May/June 2011

I have a friend whose almost-adult children clamor to spend time with her and her husband. Now this comes with its own set of problems, but there is something tremendously appealing about “The Brady Bunch” togetherness that I somehow have never been able to pull off.

I have to admit here that we Gottliebs sometimes struggle to create quality family time. I dangled the lure of a family trip to London and everyone jumped at it, but then our oldest got a new job and she had to bow out. Then, we rented a house at the beach, but the older ones couldn’t get away from work. We scaled down our expectations and tried to simply gather for dinner out at the Star Tavern in Orange. The line was so long, we ended up at two separate tables. What’s a mother to do?

I had this genius idea a few weeks back that I was going to invite my children to a dinner party. It was over Easter weekend and I gave them plenty of notice so I didn’t get too much push back. Our 18-year-old was away with a school event and was out of the picture until dessert. I was disappointed but that suited him just fine because he hated the very idea of the trendy butterflied marinated leg of lamb that I planned to grill.

The older children were intrigued. They had never been invited to a dinner party before. We had a little setback when we all had to attend a wake that Saturday night, but the delayed start to our dinner actually gave it a more formal feel. Darkness had descended so the candles we lit provided both light and atmosphere. The oft-neglected dining room table was set with the non-dishwasher-safe China. It was an event worthy of Christo.

If I am being honest, my expectations were pretty low. I simply wanted to enjoy my children the way I enjoy my friends. I wanted to fuss over them a little bit and I wanted to see if we could spend an evening gathered together in love and friendship.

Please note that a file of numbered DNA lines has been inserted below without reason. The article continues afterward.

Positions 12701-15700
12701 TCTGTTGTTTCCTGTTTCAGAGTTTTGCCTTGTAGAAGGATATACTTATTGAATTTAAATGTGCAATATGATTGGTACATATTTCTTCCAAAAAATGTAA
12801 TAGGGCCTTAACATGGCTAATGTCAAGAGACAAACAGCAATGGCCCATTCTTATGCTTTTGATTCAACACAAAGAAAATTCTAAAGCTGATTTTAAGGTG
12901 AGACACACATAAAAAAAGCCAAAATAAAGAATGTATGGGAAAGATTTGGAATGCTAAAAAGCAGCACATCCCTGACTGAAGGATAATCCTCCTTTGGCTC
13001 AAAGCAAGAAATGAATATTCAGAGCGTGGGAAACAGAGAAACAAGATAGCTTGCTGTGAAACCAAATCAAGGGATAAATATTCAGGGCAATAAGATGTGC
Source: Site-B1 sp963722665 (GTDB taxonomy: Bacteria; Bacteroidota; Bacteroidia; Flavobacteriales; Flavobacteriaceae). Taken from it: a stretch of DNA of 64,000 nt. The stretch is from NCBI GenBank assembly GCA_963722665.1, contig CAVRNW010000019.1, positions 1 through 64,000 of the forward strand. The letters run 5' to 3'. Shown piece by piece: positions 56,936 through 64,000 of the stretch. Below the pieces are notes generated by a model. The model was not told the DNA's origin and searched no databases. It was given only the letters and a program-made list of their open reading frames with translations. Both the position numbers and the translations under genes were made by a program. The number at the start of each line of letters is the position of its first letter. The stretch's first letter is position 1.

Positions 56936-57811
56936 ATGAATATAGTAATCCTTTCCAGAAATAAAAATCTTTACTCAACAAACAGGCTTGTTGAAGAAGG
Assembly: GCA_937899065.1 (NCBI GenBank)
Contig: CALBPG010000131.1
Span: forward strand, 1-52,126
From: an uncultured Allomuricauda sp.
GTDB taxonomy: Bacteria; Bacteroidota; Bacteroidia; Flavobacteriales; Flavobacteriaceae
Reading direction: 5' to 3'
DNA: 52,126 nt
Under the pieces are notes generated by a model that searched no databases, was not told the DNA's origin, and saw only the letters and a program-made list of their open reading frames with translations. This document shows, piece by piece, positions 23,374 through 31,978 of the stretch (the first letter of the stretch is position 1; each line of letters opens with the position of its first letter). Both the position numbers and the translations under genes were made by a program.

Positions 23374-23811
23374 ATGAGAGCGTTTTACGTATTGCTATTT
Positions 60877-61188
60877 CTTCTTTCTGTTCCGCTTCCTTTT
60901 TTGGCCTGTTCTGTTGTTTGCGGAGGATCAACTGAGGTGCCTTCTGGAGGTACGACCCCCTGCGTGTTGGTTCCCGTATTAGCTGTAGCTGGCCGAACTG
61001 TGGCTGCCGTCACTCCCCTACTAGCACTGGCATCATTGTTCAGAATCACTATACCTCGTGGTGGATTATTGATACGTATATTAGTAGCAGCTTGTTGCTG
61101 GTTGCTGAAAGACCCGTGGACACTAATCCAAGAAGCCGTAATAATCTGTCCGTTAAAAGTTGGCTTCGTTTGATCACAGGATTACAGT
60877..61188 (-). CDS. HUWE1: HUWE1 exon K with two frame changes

I am pleased to report that my experiment worked nicely. Everyone was on their best behavior. The leg of lamb wasn’t such a big hit, but the Easter basket desserts for each child went over smashingly.

This modest success at family collegiality reinforced my belief that our relationships with our children as they grow to adulthood need to shift. We need to abandon the “Mommy will tell you what to do” often-adversarial relationship that we can find ourselves in and position our children in the same perspective we hold our friends and siblings and parents. Bite your tongue when they say something outrageous, just the way you would if your best friend went on a rant. Somehow, because it’s our kids who are talking, we think we need to solve the problem, change the behavior, run interference, slay the dragons… but we don’t.

Now that our children are emerging on the other side of a long, long tunnel that included infancy, childhood, and the teen-years, they are equipped to be adults. We made them so. We taught them through our own words and example how to fight their own battles and form their own opinions.

It is now our turn to sit back and let them succeed as adults. And this, of course, means lots of personal failures and situational problem-solving. They will continue to run to us to make the bad things go away, but that’s not our job anymore. Every time a parent calls me at work to complain about his son’s grades or her daughter’s tuition bill, I want to shift the conversation to the disservice the parent is doing to the child. Fighting your children’s battles for them when they are old enough to do so isn’t helping them; it’s probably crippling them as functioning adults.

Thus, my rather simplistic solution: invite them to dinner. Talk about their lives. Chat about their problems over a leg of lamb and a package of stale Peeps. Offer perspective and advice. And then scoot them away from the table to solve their situations, while you tackle the dirty dishes.

~Tracy Gottlieb, Ph.D.

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One Response to May/June 2011

  1. Sasha Deieso says:

    Touche! Your words ring so true. Thank you for sharing your wonderful story with us.

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